As Webster 1913 mentions, *sphericity* refers to the
roundness of objects in solid geometry. However, in this definition
*sphericity* is not quantified.

It is quite common in physics and engineering to approximate
objects as being spherical. For instance, in calculations on planetary
motion, the planets are often considered to be spherical instead of
ellipsoidal. In engineering calculations, assuming a spherical
geometry often reduces the mathematical complexity of models.

In Chemical Engineering, *sphericity* is sometimes used as a
characterization parameter for solid particles. For instance, in
fluidized bed reactors, particulate matter is
fluidized by an upward flowing gas or liquid in a
vertical column; the *sphericity* of the particles inside the
column is one of the key design parameters that determine the operating conditions of the reactor. Another, more generic
name for this parameter is *shape factor*

*Sphericity* is quantified by using a unique mathematical
property of the sphere; the sphere has the lowest surface-to-volume
ratio of any solid geometric objects. Thus, for an object with volume V,
the external surface area A is minimal if the object is spherical.
The *sphericity* Ψ of an object or particle can be calculated by
visualizing a sphere whose volume is equal to the particle's and dividing
the surface area of this sphere by the actually measured surface area of
the particle:

Ψ = A_{s} / A_{p}

Where: A_{s} is the surface area of the equivalent sphere and
A_{p} is the measured surface area. The *sphericity* can
have a value ranging from 0-1, where Ψ = 1 for an ideal sphere.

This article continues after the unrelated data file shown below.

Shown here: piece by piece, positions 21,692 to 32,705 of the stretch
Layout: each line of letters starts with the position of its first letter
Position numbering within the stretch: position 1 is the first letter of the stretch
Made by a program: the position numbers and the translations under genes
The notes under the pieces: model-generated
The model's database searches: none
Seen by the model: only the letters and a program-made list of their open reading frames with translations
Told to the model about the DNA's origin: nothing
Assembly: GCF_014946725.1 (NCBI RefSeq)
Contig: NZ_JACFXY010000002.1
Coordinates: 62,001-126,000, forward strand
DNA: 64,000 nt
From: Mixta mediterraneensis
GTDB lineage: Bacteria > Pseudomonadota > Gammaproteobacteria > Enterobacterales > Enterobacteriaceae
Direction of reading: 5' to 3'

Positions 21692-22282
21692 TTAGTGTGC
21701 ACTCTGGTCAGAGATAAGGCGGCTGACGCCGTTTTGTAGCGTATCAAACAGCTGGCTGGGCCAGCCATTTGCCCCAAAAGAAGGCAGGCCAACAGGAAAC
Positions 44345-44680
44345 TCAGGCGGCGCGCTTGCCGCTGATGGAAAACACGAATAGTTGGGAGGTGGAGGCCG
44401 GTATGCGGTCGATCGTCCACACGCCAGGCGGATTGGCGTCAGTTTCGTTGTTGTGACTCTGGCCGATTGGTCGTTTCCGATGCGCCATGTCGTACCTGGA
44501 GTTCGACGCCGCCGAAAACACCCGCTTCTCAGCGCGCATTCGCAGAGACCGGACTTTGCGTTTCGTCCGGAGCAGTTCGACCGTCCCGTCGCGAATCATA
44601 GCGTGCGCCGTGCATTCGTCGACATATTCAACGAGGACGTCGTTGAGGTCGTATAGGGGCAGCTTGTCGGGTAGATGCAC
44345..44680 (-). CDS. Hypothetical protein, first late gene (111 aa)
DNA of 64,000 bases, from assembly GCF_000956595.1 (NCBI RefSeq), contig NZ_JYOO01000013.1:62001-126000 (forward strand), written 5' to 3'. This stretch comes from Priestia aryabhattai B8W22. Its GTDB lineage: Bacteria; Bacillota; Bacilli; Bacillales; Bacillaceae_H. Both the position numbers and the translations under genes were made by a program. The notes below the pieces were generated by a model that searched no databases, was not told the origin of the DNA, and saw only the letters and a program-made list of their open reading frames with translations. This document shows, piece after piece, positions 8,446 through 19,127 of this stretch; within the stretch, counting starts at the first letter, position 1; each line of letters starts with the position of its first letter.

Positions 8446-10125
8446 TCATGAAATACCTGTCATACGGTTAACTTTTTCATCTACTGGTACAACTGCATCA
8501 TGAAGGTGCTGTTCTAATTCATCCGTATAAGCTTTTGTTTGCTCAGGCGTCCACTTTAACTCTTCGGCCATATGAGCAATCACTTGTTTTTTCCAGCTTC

The volume of a spherical
particle is:

V_{p}= (1/6) π d_{p}^{3}

Where: d_{p} is the diameter of the particle.

The surface area of a
sphere is:

A_{s} = π d_{p}^{2} = π [ (6 V_{p} / π)^{(1/3)} ]^{2}

Thus, for a particle, Ψ can be calculated by measuring its volume
and surface area:

Ψ = A_{s} / A_{p} = π (6 V_{p} / π)^{(2/3)} / A_{p}

*An example*: A cube measuring 1 × 1 × 1 cm
has a volume of 1 cm^{3}, and a surface area of 6 ×
(1 × 1) = 6 cm^{2}. Its sphericity is:

Ψ = π × (6 × 1 / π)^{(2/3)} / 6 = 0.806

*Another example*: A cylinder with a diameter of 1 cm, and
height of 1 cm has a volume of:

V_{p} = 0.25 × π × 1^{2} × 1 = 0.785 cm^{3}.

Its surface area is:

A_{p} = 2 × (0.25 × π × 1^{2}) + (π × 1 × 1) = 4.712 cm^{2}

The sphericity of this cylinder is:

Ψ = π × (6 × 0.785 / π)^{(2/3)} / 4.712 = 0.874

If we compare the sphericity of the cube (Ψ = 0.806) to that of
the cylinder (Ψ = 0.874), we can conclude that the cylinder is more
spherical (as would be expected).

*Exercise for the reader*: measure the surface area and volume of a
cow, and calculate how well this mammal is approximated by a
sphere.